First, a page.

It's been a wild summer (1997)! As you may know, I was recently elected chief technical editor of the new IEEE Gigabit Ethernet technical specification (thank you, Packet Engines, for sponsoring my work on that project). That standard, when complete, will advance the Ethernet operating speed to one gigabit-per-second (10E+09 bits per second).
This summer, the Gigabit Ethernet effort has moved into its final home stretch. We issued our first official IEEE working group ballot (all 450 pages) about two weeks ago. This move signals the achievement of a significant technical consensus among the 650 people monitoring and working with our standards task force. We are now ready to accept comments from the outside world. We anticipate receiving several thousand detailed comments on our draft between now and the close of balloting, Sept. 2, 1997.
Needless to say, I've been busy. Anyway...
My name is Alec Cohen - I completed the High-Speed Digital Design class you gave at VLSI Technology in San Jose CA on 10/25/96.
I am currently doing some SSO/Ground Bounce characterization work at the Semiconductor level and am using your text as reference- but have a quick question I hope you can clarify for me...
On page 62 of the High-Speed Digital Design Text (A Handbook of Black Magic) you introduce the idea that the maximum current slew rate to voltage rise time= (maximum rate of change of current through capacitor?)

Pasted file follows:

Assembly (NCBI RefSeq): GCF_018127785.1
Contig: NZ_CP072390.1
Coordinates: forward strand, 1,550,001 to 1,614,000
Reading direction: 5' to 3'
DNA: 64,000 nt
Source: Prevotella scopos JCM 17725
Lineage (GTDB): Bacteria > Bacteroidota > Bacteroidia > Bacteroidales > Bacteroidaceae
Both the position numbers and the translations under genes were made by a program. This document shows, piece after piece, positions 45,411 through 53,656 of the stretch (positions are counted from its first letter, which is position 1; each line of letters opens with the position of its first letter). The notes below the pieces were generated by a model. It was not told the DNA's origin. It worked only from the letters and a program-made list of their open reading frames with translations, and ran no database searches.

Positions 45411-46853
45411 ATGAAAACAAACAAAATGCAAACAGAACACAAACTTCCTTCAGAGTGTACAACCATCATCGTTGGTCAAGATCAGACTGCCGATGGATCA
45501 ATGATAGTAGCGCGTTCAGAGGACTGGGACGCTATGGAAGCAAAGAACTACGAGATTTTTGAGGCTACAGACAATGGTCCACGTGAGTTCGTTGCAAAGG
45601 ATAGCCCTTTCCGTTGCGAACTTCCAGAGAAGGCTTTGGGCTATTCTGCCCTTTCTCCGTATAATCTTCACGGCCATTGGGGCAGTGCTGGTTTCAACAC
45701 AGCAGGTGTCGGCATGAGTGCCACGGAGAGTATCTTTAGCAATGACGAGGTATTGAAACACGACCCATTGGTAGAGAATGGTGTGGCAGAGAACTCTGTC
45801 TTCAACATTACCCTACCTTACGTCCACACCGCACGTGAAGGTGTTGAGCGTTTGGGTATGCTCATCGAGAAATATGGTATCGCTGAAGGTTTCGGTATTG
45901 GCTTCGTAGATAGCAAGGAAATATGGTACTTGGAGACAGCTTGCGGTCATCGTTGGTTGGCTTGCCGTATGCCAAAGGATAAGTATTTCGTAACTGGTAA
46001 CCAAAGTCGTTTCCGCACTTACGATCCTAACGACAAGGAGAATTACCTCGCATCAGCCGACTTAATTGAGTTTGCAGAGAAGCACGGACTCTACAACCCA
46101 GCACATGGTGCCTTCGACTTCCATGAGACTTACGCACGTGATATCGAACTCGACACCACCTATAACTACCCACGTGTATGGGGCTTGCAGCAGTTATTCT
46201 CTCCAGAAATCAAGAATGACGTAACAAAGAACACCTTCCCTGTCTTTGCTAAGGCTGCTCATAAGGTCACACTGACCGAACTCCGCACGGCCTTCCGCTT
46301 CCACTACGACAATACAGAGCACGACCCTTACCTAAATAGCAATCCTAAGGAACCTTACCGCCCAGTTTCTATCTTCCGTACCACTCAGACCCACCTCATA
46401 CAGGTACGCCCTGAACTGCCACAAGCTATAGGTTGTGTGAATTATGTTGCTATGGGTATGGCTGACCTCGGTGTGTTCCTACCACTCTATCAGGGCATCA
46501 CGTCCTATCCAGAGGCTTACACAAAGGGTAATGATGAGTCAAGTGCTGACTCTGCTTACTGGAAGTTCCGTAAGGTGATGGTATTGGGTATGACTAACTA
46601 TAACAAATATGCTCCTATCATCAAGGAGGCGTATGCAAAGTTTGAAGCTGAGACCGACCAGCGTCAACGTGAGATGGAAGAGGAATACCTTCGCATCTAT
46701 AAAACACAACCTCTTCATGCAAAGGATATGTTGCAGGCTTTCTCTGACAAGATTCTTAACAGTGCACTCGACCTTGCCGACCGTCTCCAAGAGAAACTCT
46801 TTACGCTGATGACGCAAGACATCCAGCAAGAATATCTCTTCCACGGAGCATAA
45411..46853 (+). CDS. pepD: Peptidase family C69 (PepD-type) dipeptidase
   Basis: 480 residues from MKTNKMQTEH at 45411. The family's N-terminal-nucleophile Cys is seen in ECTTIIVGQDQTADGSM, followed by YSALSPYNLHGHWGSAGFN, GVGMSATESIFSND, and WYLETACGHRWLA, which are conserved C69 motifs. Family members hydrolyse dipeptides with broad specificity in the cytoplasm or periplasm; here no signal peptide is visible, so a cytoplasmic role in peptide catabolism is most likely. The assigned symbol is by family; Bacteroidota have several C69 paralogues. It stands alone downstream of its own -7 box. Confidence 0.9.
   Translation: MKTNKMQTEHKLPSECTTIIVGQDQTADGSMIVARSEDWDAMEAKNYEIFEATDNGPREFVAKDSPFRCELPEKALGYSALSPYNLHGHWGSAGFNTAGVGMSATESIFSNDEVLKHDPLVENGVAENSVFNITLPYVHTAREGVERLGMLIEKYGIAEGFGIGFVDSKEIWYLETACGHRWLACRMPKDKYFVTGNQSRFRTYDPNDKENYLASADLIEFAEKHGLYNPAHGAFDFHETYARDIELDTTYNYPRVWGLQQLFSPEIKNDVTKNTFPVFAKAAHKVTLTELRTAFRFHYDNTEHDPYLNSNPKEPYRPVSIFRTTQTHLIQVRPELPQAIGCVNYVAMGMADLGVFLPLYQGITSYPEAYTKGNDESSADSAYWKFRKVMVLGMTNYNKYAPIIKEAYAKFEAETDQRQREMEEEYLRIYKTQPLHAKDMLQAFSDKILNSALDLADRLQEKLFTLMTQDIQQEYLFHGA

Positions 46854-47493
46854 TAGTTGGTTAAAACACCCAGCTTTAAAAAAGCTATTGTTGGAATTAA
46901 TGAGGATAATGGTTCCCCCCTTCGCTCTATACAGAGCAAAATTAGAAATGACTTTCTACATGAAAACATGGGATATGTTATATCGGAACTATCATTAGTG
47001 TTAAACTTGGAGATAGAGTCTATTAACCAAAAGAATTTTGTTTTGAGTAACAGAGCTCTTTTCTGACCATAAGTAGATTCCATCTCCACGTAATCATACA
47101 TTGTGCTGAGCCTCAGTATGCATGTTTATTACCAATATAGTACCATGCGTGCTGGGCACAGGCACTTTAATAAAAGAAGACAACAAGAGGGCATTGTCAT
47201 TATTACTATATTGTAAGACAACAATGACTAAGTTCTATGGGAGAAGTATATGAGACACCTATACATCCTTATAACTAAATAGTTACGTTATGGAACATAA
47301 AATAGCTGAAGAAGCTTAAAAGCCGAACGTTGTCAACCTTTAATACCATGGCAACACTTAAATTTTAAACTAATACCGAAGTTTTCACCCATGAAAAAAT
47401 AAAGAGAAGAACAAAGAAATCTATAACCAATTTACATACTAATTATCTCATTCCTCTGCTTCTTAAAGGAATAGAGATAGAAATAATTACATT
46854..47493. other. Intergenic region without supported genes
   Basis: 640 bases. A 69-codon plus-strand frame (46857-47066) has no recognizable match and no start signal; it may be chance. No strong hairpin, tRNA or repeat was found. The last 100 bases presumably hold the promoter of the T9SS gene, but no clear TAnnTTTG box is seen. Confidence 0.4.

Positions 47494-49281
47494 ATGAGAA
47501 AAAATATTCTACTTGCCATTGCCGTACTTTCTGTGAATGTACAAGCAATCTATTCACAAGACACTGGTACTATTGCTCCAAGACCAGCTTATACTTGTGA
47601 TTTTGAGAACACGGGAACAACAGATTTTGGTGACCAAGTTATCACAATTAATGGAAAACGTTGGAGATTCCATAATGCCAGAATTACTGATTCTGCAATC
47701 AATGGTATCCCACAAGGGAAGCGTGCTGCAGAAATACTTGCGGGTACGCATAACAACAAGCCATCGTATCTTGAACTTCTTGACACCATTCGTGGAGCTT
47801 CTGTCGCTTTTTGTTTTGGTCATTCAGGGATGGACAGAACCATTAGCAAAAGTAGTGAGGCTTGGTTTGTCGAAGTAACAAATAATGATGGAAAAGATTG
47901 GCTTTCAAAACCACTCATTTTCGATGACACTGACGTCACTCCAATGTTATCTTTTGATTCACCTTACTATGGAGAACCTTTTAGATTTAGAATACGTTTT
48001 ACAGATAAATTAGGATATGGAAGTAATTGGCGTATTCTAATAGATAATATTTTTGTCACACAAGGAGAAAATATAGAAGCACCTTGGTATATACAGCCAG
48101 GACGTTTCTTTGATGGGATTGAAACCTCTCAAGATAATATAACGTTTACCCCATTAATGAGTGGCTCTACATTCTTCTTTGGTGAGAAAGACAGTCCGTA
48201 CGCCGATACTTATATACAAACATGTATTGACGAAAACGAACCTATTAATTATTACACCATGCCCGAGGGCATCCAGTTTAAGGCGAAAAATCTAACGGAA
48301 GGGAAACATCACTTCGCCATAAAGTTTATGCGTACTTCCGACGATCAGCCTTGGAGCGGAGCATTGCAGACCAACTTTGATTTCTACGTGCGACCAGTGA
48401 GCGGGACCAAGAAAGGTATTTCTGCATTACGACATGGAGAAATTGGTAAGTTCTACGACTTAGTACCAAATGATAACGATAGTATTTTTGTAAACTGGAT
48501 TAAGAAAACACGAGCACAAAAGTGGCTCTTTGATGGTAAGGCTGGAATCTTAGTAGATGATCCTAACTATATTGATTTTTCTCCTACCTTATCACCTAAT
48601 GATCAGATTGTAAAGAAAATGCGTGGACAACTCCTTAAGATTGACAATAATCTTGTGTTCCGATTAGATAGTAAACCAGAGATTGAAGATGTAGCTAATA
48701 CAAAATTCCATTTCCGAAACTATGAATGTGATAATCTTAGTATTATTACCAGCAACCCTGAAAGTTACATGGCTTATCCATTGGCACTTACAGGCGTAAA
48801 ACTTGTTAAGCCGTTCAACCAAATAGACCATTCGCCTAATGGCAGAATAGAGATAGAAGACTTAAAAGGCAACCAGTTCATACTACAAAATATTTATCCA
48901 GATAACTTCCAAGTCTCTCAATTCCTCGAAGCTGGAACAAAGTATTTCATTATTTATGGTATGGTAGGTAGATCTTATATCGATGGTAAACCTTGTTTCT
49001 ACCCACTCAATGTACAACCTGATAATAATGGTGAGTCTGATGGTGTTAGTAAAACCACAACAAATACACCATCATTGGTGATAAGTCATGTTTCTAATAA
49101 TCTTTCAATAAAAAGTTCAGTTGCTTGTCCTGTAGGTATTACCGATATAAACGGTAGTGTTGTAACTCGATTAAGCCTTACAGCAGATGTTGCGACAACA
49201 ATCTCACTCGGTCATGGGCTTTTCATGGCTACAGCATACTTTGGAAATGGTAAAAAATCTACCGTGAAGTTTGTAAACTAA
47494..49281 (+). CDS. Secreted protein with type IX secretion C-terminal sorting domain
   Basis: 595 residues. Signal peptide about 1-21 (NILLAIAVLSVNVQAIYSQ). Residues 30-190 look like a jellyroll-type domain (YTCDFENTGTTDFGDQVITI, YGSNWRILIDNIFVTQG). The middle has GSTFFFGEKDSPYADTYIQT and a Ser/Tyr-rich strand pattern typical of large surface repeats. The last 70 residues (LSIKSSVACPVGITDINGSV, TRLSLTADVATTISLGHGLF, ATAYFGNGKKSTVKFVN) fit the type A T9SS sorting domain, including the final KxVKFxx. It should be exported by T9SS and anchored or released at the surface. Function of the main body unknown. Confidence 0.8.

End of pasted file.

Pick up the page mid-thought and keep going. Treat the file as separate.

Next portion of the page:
di/dt = 1.52*Cl*V/ T^2
Where did the 1.52 come from?
What you need is to know the voltage waveform that I assumed. It cannot be inferred from the equations listed on the slides.
My assumption is that the voltage waveform right out of the driver looks like the integral of a Gaussian bell-shaped curve, adjusted to fit the 10-90% risetime of the driver. Such a shape would be the natural step response of a system comprised of many bandwidth-limiting effects, all at or near the same cutoff frequency (that's kind of how the output stage of an IC works). The integrated Gaussian curve has nice rounded corners at both leading and trailing edges, and looks a lot like what you see on a scope coming out of most drivers. That's why I use it.
By the way, the general equation for a Gaussian bell-shaped curve is exp(-(t/a)^^2). There is no analytic formula for the integral of this curve, although there are many software routines for approximating the values of this integral.
Dr. Howard Johnson